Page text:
Ramp-up begins for Grand Avenue Bridge project | AspenTimes.com

Ramp-up begins for Grand Avenue Bridge project

John Stroud
Glenwood Springs Post Independent
The first phase of construction for the new Grand Avenue Bridge starting early next year will include installation of a temporary pedestrian walkway attached to the Highway 82 bridge, left, and removal of the existing pedestrian bridge, right, to make way for a new one.
John Stroud | Post Independent

PROJECT INFORMATION

Visit CDOT’s Grand Avenue Bridge project website.

The reality of Glenwood Springs’ biggest highway construction project in years will become more evident this fall as final planning ramps up before the large cranes arrive in January to begin replacing the Grand Avenue Bridge.

Already, SourceGas is in the final stages of relocating a natural-gas service pipeline in advance of the bridge project.

The pipeline work, which began in June along Sixth Street north of the Colorado River and Interstate 70, moved south of the river to Cooper Avenue between Seventh and Eighth streets last week.

That project is expected to conclude in early October.

Meanwhile, the Colorado Department of Transportation is assembling a new advisory group that includes representatives from some of the businesses and institutions that stand to be most affected by the bridge construction.

Project Manager Roland Wagner said the group is likely to include some of the same organizations that were represented on the Project Leadership Team during the three-year-long environmental assessment process.

Some of the key stakeholders include the Roaring Fork School District, Valley View Hospital, the Roaring Fork Transportation Authority, rafting and river-guide businesses, local law enforcement and emergency services, the city of Glenwood Springs and Garfield County.

“The goal with this group is to include those who are going to feel the direct impacts when the project starts,” Wagner said. “We are really making an effort to avoid and minimize those impacts when we can.”

That group also will be crucial as project officials refine a public-relations plan to have in place ahead of and during the two-year bridge construction, he said.

The PR effort will be on the scale of what was done during the two-phase Grand Avenue concrete-paving project in 2005 and 2010 only bigger, given that some of the newer social-media tools to get the word out about weekly construction schedules, lane closures and other potential traffic delays.

That will be especially true during the expected 90-day detour from late August 2017 to late November 2017 when the final segment of the realigned Grand Avenue Bridge is put in place, necessitating closure of the existing bridge, Wagner said.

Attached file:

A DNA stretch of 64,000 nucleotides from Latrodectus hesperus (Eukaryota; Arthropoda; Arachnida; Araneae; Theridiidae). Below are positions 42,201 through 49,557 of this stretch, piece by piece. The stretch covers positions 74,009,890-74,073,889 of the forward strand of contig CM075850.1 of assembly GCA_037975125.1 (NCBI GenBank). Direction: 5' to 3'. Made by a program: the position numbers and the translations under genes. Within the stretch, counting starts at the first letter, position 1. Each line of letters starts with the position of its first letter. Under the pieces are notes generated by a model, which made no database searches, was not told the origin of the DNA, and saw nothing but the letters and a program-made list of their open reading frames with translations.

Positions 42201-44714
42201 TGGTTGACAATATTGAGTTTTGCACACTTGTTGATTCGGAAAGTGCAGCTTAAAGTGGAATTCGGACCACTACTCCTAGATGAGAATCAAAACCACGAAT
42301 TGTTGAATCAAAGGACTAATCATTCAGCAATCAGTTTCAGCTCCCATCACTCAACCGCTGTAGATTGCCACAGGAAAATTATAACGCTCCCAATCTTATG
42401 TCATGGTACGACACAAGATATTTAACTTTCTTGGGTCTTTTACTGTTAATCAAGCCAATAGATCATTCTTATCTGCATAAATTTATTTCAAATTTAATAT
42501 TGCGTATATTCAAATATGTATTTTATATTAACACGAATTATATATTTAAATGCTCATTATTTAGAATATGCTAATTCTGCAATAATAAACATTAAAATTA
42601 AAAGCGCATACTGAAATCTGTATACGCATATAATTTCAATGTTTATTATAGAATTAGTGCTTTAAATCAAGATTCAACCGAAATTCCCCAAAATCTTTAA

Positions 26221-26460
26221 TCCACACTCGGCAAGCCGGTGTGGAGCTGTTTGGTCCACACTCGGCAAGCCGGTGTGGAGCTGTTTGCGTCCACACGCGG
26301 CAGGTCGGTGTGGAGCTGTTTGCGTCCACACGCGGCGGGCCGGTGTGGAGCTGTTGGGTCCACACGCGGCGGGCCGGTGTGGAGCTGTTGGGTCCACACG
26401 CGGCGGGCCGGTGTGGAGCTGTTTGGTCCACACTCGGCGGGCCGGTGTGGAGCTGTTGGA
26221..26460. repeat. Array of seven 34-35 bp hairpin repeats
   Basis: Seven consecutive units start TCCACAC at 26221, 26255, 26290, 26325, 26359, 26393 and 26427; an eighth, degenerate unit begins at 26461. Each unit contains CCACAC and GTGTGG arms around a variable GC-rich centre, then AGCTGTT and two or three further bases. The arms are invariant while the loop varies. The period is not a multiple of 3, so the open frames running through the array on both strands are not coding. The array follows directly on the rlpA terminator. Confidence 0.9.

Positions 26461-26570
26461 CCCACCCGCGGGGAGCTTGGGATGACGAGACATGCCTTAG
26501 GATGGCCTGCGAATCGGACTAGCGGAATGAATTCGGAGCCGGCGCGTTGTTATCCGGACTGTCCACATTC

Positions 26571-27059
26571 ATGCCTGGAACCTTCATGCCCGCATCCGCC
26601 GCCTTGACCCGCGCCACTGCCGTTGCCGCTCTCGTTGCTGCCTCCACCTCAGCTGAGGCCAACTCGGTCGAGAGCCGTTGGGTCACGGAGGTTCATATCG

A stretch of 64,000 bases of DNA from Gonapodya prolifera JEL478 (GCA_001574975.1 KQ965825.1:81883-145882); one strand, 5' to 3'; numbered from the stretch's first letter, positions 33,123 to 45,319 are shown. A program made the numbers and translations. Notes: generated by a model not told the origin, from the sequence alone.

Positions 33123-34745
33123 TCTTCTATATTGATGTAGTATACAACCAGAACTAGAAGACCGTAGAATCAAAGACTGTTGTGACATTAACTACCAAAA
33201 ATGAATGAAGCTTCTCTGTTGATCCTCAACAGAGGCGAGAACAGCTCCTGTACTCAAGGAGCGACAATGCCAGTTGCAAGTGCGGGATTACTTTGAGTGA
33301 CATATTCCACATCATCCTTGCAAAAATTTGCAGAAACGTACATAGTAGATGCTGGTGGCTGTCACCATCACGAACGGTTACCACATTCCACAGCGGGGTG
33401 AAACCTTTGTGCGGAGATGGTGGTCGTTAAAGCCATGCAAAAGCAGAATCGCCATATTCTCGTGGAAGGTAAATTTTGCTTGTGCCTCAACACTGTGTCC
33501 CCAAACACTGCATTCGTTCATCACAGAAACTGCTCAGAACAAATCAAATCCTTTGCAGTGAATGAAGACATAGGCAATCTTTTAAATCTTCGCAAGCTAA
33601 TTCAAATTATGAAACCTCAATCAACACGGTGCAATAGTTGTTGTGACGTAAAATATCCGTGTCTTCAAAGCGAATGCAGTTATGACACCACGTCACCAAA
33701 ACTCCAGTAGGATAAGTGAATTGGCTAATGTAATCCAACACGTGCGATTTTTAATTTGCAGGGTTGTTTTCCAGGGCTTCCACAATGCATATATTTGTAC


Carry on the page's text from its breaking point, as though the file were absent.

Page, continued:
Even before that time, some city traffic disruptions should be anticipated, he said, starting with construction of rock platforms along the south bank of the river from January 2016 to March 2016.

That work needs to be done ahead of spawning season for fish and will require some traffic control on Seventh Street at Colorado Avenue while equipment and material is hauled in, Wagner said.

The first phase of construction also will involve some lane closures on Sixth Street/Highway 82 to accommodate utility work, he said.

Another major aspect of the initial project work will involve installation of a temporary pedestrian walkway attached to the existing Grand Avenue Bridge that will be in place while the existing pedestrian bridge is dismantled and replaced.

“You could look at 2016 as the year of the ped bridge, with some offline work happening on the vehicular bridge, and 2017 is the year the vehicular bridge” will be completed, CDOT Region 3 Communications Manager Tracy Trulove said.

The city of Glenwood Springs is looking at the potential use of the current pedestrian bridge at another location in town, possibly a connection across the Roaring Fork River from Midland Avenue to 14th Street.

Earlier this month, the city also finalized several agreements with the Colorado Department of Transportation related to various aspects of the bridge project, including spelling out some of the aesthetic design features for which the city is contributing $3 million toward the larger $110 million-plus bridge project.

Other agreements are related to future maintenance of the pedestrian bridge and the elevator tower at Seventh Street, and joint use of the bridge right of way for both a state highway and city street.

Several key deadlines also loom for CDOT in the months leading up to actual construction, including lining up final permitting and putting together a bid package for construction manager Granite/RL Wadsworth to consider.

Under the construction manager-general contractor arrangement with the joint venture, Granite/RL will have three opportunities to come in at or below the project budget. If not, CDOT would open the bridge project up to a competitive bid process, Wagner explained.

Once a project contract is awarded, CDOT also plans an open house and other public-outreach efforts in December, just ahead of the actual construction starting.

“We want to make sure to get good information out early, and that people have adequate access to that information,” Wagner said.


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